State v. Champagne

Summarized by:

  • Court: Oregon Court of Appeals
  • Area(s) of Law: Criminal Law
  • Date Filed: 03-29-2023
  • Case #: A175059
  • Judge(s)/Court Below: Ortega, P.J. for the court; Hellman, J.; & Landau, J.
  • Full Text Opinion

The court’s balancing fell within the permissible range of the court’s discretion, particularly in light of the state’s need to cross-examine Bourg, the limitations imposed on B’s testimony, and the use of a limiting instruction. See Powers, 323 Or App at 567-68 (holding that, in light of the LeMay factors, the court acted within its discretion to admit evidence of past abuse to show sexual purpose).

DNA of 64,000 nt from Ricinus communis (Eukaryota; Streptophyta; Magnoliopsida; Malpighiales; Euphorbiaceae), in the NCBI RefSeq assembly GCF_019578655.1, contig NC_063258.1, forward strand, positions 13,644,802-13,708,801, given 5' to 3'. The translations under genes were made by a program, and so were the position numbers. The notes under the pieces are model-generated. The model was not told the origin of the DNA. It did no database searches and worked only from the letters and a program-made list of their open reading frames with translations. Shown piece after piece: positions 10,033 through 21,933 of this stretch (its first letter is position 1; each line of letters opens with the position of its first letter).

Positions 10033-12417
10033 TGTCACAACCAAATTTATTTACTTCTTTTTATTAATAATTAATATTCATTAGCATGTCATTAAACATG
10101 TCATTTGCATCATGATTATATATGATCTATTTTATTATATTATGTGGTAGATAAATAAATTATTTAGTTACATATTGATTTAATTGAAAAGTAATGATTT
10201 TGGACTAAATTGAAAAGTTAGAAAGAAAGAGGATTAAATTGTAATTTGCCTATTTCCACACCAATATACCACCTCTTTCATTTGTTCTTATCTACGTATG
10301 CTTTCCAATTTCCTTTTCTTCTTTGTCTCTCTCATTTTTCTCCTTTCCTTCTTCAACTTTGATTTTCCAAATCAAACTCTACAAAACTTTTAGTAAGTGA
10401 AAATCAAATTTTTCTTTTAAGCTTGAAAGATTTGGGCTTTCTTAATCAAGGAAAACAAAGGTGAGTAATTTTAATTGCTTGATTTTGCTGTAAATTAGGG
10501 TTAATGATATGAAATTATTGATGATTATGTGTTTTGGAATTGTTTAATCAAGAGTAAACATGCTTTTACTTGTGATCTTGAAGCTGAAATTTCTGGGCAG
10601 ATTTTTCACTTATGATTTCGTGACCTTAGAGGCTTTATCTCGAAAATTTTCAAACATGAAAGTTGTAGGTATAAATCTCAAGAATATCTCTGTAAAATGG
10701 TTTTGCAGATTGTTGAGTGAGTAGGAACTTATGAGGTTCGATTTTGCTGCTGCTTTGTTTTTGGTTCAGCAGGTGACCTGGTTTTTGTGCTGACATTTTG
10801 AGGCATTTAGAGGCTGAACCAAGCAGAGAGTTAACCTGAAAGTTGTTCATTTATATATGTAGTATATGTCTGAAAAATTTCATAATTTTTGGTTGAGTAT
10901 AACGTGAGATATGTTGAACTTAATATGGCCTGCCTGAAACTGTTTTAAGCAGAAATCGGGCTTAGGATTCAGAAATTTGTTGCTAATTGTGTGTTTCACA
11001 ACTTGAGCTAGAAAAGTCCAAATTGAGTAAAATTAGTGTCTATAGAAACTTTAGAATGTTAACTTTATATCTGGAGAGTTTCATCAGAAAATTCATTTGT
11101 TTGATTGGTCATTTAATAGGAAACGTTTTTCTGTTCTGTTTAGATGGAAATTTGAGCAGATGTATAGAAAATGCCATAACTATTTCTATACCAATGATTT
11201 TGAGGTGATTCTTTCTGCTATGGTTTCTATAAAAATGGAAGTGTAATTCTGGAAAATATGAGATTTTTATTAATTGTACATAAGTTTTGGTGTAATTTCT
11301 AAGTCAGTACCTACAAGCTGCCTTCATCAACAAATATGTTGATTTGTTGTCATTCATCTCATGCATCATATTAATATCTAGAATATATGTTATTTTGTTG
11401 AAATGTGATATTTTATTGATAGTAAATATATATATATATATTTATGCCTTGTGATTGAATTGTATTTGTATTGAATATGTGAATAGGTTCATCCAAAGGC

Defendant was convicted of sexual offenses against children under the age of twelve. Defendant assigned error to the admission of evidence that he had previously sexually assaulted another child when it failed to strike the testimony of one of the children. Second, the court failed to strike mother's testimony that constituted impermissible vouching. Third, the court amended the judgment without written notice. Regarding the first assignment of error defendant argued the trial court erred in admitting evidence of his sexual abuse of B under either OEC 404(3) or OEC 404(4). The state did not attempt to defend the trial court’s reasoning under OEC 404(3). The court reasoned that evidence of prior sexual abuse of a child is admissible under OEC 404(3) for a nonpropensity purpose. State v. Powers, 323 Or App 553, 563-64, 523 P3d 1112 (2023).The Court held that the trial court’s balancing fell within the permissible range of the court’s discretion. Second, the Court held that the trial court did not commit plain error by not interjecting and striking mother’s testimony. Lastly, the court held that the trial court erred in amending the judgment but held that the error was harmless because the court was required by law to impose 25 years on each count. AFFIRMED. 

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